Of course, I guess I’ll still aim for famous-published-writer-who-gives-writer’s-workshops-to-teens. Yeah, that’d work too. *dreamy smile*

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16 Responses to So Right

  1. Natalie says:

    That does sound like a lot of fun! Glad the kids were nice to you:)

  2. Kiersten says:

    And you’d be so good at it, too!

    I’ve thought that teaching creative writing in a junior college would be fun…until I think about the types of things they would probably write about. Junior high would probably be nicer reads.

  3. JaneyV says:

    I would’ve killed (well maybe not literally) to have had a class like that in secondary school. Creative writing was just homework back then. It was never taught in an interesting way. I remember when I was about 16 they had someone come in and talk to us about Shakespeare and what made his plays so great. (I already knew because I’d played Titania and there’s nothing quite like performing a play to make it come alive). By the end of the afternoon everybody came away with an appreciation for The Bard that 4 years of High School had never given them.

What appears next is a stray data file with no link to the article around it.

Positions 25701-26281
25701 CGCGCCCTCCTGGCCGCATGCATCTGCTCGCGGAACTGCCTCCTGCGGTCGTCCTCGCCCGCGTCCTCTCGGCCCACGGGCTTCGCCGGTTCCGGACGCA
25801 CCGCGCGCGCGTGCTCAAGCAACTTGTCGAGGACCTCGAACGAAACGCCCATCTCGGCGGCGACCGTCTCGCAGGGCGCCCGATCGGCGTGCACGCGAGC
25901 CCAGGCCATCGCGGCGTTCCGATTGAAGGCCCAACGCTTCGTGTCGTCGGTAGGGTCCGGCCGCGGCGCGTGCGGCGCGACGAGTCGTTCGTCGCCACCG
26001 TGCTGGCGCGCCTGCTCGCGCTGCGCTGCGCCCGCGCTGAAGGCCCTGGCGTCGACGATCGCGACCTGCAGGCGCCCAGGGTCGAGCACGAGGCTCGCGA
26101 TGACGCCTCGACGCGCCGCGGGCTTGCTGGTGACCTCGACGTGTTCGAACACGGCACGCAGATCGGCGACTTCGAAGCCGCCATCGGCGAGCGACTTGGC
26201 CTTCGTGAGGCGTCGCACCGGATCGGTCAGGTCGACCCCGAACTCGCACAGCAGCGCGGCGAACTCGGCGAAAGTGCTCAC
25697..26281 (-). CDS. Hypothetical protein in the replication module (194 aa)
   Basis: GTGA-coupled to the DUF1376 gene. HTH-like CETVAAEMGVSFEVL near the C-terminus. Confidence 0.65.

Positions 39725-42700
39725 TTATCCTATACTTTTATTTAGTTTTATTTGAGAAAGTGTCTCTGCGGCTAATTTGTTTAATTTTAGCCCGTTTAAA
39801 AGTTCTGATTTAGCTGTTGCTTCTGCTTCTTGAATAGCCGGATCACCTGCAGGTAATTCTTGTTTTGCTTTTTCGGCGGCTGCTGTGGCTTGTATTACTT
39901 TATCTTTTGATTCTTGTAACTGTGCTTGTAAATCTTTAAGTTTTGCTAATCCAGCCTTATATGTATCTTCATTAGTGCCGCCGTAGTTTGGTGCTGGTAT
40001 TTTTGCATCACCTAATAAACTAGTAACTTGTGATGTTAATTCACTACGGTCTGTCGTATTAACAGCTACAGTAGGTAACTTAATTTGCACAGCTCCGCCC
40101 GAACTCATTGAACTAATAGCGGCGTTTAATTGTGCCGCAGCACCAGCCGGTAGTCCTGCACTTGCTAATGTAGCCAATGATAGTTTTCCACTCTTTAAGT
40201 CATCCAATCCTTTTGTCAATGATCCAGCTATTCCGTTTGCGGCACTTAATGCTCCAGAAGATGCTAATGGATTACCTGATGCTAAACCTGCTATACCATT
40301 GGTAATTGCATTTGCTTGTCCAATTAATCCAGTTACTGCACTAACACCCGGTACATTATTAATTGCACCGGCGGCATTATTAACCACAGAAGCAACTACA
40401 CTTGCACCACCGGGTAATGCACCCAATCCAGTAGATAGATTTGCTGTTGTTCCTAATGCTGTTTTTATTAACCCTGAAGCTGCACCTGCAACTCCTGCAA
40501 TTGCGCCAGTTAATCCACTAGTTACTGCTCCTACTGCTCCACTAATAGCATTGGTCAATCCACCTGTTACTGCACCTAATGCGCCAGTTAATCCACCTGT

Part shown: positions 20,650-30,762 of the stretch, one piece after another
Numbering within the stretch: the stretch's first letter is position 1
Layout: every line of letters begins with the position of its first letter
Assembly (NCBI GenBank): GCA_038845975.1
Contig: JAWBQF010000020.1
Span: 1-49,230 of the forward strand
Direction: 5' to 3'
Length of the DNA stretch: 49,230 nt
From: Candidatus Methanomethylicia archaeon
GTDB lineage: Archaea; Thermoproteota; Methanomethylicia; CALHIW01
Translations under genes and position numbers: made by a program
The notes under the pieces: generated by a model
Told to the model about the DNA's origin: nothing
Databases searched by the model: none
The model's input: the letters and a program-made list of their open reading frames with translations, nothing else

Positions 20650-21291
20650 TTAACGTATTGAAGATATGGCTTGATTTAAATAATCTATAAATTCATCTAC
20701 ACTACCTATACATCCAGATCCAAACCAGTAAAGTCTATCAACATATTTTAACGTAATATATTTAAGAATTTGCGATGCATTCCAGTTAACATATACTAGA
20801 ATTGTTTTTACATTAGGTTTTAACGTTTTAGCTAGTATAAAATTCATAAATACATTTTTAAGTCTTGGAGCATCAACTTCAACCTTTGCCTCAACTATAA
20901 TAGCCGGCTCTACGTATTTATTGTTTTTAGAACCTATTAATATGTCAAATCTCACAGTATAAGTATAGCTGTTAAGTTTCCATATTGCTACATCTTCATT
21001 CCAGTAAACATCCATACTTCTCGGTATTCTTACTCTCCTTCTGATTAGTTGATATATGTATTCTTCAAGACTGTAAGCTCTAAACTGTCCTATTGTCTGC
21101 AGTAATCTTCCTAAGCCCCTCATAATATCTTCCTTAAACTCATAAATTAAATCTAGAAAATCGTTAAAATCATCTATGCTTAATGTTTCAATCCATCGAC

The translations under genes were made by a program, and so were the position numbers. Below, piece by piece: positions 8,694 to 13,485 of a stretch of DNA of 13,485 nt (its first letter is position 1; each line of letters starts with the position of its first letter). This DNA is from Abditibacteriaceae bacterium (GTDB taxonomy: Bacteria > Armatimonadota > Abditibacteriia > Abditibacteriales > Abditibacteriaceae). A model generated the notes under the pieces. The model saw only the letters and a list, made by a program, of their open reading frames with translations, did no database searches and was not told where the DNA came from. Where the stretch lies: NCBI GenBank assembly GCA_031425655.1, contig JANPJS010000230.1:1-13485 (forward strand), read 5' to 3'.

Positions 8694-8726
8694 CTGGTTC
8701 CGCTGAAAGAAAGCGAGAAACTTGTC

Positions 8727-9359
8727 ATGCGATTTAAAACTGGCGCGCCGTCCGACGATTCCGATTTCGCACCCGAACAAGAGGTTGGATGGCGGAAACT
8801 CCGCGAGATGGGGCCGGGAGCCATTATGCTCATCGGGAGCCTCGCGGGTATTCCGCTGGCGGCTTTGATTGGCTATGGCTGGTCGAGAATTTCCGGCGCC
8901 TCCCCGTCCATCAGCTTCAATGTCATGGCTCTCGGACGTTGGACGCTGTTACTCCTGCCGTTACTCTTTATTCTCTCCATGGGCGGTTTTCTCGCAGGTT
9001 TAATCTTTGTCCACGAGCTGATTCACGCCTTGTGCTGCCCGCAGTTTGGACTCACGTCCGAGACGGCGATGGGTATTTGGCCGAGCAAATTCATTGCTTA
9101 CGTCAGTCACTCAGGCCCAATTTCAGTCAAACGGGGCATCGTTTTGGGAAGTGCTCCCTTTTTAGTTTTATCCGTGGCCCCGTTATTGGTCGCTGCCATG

I bet those kids will still talk about the afternoon the fabulously famous writer Renee Collins came to teach them, for years and years to come.

  4. Natalie-They were nice. A few of the boys got a little, let’s say enthusiastic during the thousand idea session, but overall they were sweet kids.

    Kiersten-I hear you. :) Junior High kids are so full of enthusiasm and hope.

    Janey-When I was in Junior High, I had an English teacher who inspired me, otherwise I seriously could have started to “hate” writing like so many that age think they do. Such a shame.

    Also, the last part of your comment made me grin. :)

  5. Kasie West says:

    Awesome. That sounds like a blast. By the way, when you switch from reading your blog to the comments section there is such a sharp contrast between the black of you blog to the bright white of the comments that my vision is impaired for at least 30 seconds. You need like a warning label on your blog: Readers beware my blog has been known to cause temporary (and in one rare case, permanent) vision loss. So readers be warned. LOL Sorry, I had to share.

  6. Joanne says:

    Sounds like an amazing experience, I like that writing exercise. How nice to hear about such enthusiastic students too. Kudos to you for motivating them!

  7. Kasie-You make me laugh. I never noticed about the blog-to-comments-section color switch, but you are right. I might have to make that disclaimer.